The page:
From the moment one crosses the bridge separating Sarasota Bay and the Gulf of Mexico on the John Ringling Parkway from Sarasota to the Gulf of Mexico Drive on Longboat Key there is an immediate nautical theme that insinuates the barrier island. The isolation of the island ensures the survival of this romantic narrative. From almost any perspective on the island the maritime tincture is inescapable. Even now as I write I hear the crashing waves.
As is not uncommon in many other seafaring provinces the names of the streets capture the seagoing overture. Consider the following: Dry Dock Waterfront Grill, Channel Lane, Sloop Lane, Ketch Lane, Schooner Lane, Yawl Lane. Cutter Lane, Outrigger Lane. Gunwale Lane, Hornblower Lane, Spinnaker Lane, Halyard Lane, Bowspirit Lane, Yardarm Lane, Harbour Cove Circle/Drive/Way, Portofino Restaurant and Grill, Gulf Tides of Longboat Key, Bayou Sound/Road/Gate/Lane/Circle, The Dock on the Bay, Beach Harbour Club, Kingfisher Lane, Bayfront Park, Pelican Harbour & Beach Club, Windward Bay, The Lazy Lobster, Blue Dolphin Cafe, Spanish Main Yacht Club, Binnacle Point Drives and Old Compass Road. As contrived as they sound, they all exist.
Since the time I studied law at Dalhousie University in Halifax, Nova Scotia - where my routine Saturday morning included a walk along the Atlantic Ocean - I have forever been inclined to matters connected to the sea. It was a penchant which I revitalized annually when visiting Provincetown on the northern tip of Cape Cod, Massachusetts.
My fondness for sea-level habituation and habitation has increased exponentially since my retirement from the practice of law. There is even a practical advantage in that I find it particularly agreeable to bicycle on the flat surfaces which characterize proximity to the sea.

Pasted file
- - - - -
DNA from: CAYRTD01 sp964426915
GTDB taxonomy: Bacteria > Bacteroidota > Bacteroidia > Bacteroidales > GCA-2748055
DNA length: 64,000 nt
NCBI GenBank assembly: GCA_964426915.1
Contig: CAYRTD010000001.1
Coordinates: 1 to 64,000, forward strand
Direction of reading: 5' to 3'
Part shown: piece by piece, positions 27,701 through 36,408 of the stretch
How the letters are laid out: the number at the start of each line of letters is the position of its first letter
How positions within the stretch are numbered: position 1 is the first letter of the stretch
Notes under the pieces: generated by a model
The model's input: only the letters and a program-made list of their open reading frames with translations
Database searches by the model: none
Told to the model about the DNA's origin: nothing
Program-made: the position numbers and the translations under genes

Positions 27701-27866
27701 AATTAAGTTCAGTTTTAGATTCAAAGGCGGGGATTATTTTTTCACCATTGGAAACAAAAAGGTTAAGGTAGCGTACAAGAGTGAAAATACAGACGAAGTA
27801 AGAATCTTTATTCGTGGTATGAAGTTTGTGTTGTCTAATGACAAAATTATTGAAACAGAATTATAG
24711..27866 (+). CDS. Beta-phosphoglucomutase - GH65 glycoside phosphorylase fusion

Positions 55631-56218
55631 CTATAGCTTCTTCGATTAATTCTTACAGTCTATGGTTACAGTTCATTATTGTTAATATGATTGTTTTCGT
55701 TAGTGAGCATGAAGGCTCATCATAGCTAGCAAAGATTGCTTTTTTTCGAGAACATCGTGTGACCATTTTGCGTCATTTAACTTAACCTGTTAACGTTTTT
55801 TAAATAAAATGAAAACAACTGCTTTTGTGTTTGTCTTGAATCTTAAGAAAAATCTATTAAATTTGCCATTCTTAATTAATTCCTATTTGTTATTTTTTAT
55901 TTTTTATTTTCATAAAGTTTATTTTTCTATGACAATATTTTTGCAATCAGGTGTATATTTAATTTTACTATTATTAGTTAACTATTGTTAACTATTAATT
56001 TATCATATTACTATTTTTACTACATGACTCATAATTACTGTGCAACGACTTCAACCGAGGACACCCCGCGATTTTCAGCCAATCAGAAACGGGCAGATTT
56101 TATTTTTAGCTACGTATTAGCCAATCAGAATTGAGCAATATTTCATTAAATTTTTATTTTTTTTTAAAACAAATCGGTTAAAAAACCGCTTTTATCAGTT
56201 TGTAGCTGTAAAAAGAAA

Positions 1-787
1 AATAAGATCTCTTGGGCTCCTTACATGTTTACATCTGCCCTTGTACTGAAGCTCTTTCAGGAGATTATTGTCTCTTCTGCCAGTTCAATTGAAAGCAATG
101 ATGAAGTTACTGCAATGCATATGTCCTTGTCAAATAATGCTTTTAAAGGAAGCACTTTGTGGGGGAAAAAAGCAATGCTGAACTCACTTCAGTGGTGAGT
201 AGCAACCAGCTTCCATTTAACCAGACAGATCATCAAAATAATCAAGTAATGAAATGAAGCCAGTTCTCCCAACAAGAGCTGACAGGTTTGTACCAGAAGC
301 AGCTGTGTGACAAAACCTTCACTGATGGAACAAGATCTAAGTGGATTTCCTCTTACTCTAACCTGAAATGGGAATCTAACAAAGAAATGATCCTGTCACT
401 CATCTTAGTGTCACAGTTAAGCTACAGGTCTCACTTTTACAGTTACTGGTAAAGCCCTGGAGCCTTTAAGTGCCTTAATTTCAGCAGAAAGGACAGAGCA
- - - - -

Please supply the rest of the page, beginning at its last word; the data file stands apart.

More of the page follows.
When I succumbed to inland living in Upper Canada I sought to extend my coastal experience by including in my repertoire of possessions such loaded features as a ship's bell and antique sailing art. I bought my first solid brass Chelsea ship's bell and barometer at a yacht outfitter's in Halifax upon a return visit. It was not unusual as I approached another seaside visit to find myself muttering the enchanted words of John Masefield, "I must go down to the seas again, to the lonely sea and the sky...".
Though there are unquestionably sophisticated venues along the coast of many countries, I have traditionally gravitated to the more relaxed destinations. My idea of a good time by the sea does not for example include black tie and white linen; nor the more reserved sun bathing habits of the Italian Riviera. Instead I prefer to lapse into the vernacular, to wear comfortable cotton and short pants. The transition from bathing suit to evening togs has to be a simple process.
This is not to suggest there isn't an insistence upon quality food. Already I have established my preferred evening dishes of fresh fish and crab cakes with salad. Admittedly the attraction of red meat has diminished commensurately. The salt sea air seems to invite a more restrained diet including fruit naturally.
While not all coastal areas are perpetually warm, I confess a preference for the varnished features heat and sunshine. Recovering from the tingling of salt in the afternoon sun is perfectly acceptable in my books! I haven't any reluctance to promote a leathern visage. Though I've never felt the need or desire for a tattoo I will say that a bit of bling is displayed to advantage on a tanned surface.
There was a time when I would willingly have given way to the well worn custom of the drunken sailor, including a partiality for Winston cigarettes. The customary choice of liquor was Haig Pinch scotch whiskey which was the first purchase from the package store when rolling onto the Cape. The last time I had anything to drink was five years ago. Now what gets me into bed early isn't passing out but fatigue. I am so enthralled by the manifest recreation of the day that I haven't any wish or regret for anything stronger.
by JOHN MASEFIELD
I must go down to the seas again, to the lonely sea and the sky,
And all I ask is a tall ship and a star to steer her by;
And the wheel’s kick and the wind’s song and the white sail’s shaking,
And a grey mist on the sea’s face, and a grey dawn breaking.
I must go down to the seas again, for the call of the running tide
Is a wild call and a clear call that may not be denied;
And all I ask is a windy day with the white clouds flying,
And the flung spray and the blown spume, and the sea-gulls crying.
I must go down to the seas again, to the vagrant gypsy life,
To the gull’s way and the whale’s way where the wind’s like a whetted knife;
And all I ask is a merry yarn from a laughing fellow-rover,
And quiet sleep and a sweet dream when the long trick’s over.